27 July 2020

CIS-81-81 (81-81, Moroz) T-206

update
A friend of mine sent me an interesting comment about the 6 and 12 bit formats used in CIS-81-81 mode, likely they refer to a former version of 81-81 and clear-text transmissions:

6-bit format (40.5 Bd): idle and traffic

12-bit format (81 Bd), two cahannels "a" and "b", bit-interleaved:


a) Channel a and b idle
b) Channel a traffic
c) Channel b traffic
d) Channel a and b traffic


(bits 2 and 5 are sent in inverted polarity).


July, 21 
Since in the last few weeks I have encountered mostly FSK2 signals (mostly from the East), I decided to take a slightly deeper look at "old" FSK2 modes such as CIS-81-81 and CIS-11 (the latter in a next post).
CIS-81-81, also designated as 81-81 (1) , T206-M 3M1 device, is the dual channel version of CIS-40.5 mode, hence the designation 81-81; "Moroz" ("FROST" in English) is just an old nickname for the mode [1]. Most likely, when operating in two channels the data are transmitted using time division multiplexing. Both 40.5 and 81 are quite "old" systems, most likely also in use by some ex USSR republic. Speculation is that this older 81-81 system, as defined above, is no longer in use and that the newer 81-81 system is most likely to be derived from CIS-14 or CIS-27 system (81-29 designation?) [2]. Some old reports from WUN logs indicate different users of these systems [2].

Shift           Common User
-------------------------------
125             Navy   
500             Railway Authority
200,250,500,    Military
1000,1500


So far, I have at my disposal CIS-81 samples in two different shift patterns:

81Bd 250
Fig. 1
It's the 81-81 most interesting waveform since its demodulated stream exhibits a 24-bit pattern due to the  length of the idle signal which consists of 12 mark and 12 space bits (notice that CIS-40.5 250 uses 12-bit idle signal consisting of 6 mark and 6 space bits). The sequence generated by x^11+x^9+1 (PRBS11)  is used to scramble to the following data block or symply as "test" message; then the idle signal is repeated in opposite polarity (Fig. 3). Traffic in the channels is encrypted. It's worth noting that the polynomial and the idle signal "format" are the same in the 250Hz shift patterns of CIS 40.5 and 81 Baud.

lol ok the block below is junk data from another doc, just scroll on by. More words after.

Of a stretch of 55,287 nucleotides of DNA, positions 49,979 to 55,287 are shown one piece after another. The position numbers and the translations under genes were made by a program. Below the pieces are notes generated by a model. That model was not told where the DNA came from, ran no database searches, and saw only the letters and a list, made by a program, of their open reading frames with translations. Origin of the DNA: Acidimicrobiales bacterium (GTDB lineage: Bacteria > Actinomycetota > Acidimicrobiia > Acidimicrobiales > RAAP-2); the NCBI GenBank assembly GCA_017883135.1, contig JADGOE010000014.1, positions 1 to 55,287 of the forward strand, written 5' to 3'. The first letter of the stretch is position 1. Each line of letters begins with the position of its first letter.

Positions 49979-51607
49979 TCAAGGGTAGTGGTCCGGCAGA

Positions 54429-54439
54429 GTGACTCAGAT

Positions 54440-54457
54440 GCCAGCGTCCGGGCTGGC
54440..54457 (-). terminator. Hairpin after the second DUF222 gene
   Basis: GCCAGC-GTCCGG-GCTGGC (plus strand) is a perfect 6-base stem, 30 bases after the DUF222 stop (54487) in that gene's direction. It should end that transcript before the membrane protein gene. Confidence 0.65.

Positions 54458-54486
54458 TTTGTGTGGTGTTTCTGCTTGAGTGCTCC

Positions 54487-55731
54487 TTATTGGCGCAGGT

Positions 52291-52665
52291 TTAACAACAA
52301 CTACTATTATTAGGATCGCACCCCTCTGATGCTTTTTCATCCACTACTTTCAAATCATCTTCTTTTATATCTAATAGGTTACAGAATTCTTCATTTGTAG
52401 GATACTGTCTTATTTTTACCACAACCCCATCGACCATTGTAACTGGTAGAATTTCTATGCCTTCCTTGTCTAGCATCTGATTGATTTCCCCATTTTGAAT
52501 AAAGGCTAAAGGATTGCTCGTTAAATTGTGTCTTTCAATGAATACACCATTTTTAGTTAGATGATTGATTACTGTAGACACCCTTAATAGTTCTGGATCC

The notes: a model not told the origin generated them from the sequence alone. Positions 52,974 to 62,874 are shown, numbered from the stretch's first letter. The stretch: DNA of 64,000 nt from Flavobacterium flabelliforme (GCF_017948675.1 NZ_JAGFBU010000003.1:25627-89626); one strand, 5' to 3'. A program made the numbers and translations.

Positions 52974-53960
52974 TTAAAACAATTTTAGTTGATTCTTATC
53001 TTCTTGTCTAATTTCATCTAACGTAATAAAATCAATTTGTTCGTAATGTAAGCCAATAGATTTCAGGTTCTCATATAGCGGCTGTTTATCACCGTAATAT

Fig. 2 - CIS-81-81 250 

Fig.3


81Bd 500
Although the lack of the idle signals (at least in this recording), the demodulated stream is very interesting since it too can be descrambled using  the polynomial x^11+x^9+1 (Fig. 5).

Fig.4
Fig.5
 
T-206 MT "WESNA" (T-206 MT, T-206 2MT, T-206 3M und T-206 3M1)
T-206 is a Soviet teletype and data encryption family devices (not a modem!) used in stationary and mobile operation [3].

Fig. 5 - T206 MT [3]

(1)
The system has it roots in the synchronous, manual Baudot printing telegraph system whcih was used extensively already in Imperial Russia. The telegraph network of Imperial Russia was of course inherited by the Soviet Union, where the political leadership very soon realized that good telecommunications were at the roots of its modernization project. During and after WWII teleprinting was extended to radio links using either A1 or F1 modulation. It was therefore natural to adapt the old Baudot system to radio transmission and reception. As the system was synchronous its frame format needed a means to tell whether the link was active or idle, consequently a status bit was added in front of the five data bits yielding a 6-bit frame. For 2-channel systems this was naturally expanded to 2 x (1+5) = 12 bits. The system would then be transmitted as frame or bit interleaved. These systems used the first version of the International Telegraph Alphabet (ITA 1).

https://yadi.sk/d/WQikSYo77Z6oBA (250Hz shift, #1)
https://yadi.sk/d/bd81CpHyBFDuCQ (250Hz shift, #2) 
https://yadi.sk/d/-Q-4JagM1eeBHw (500Hz shift)                     

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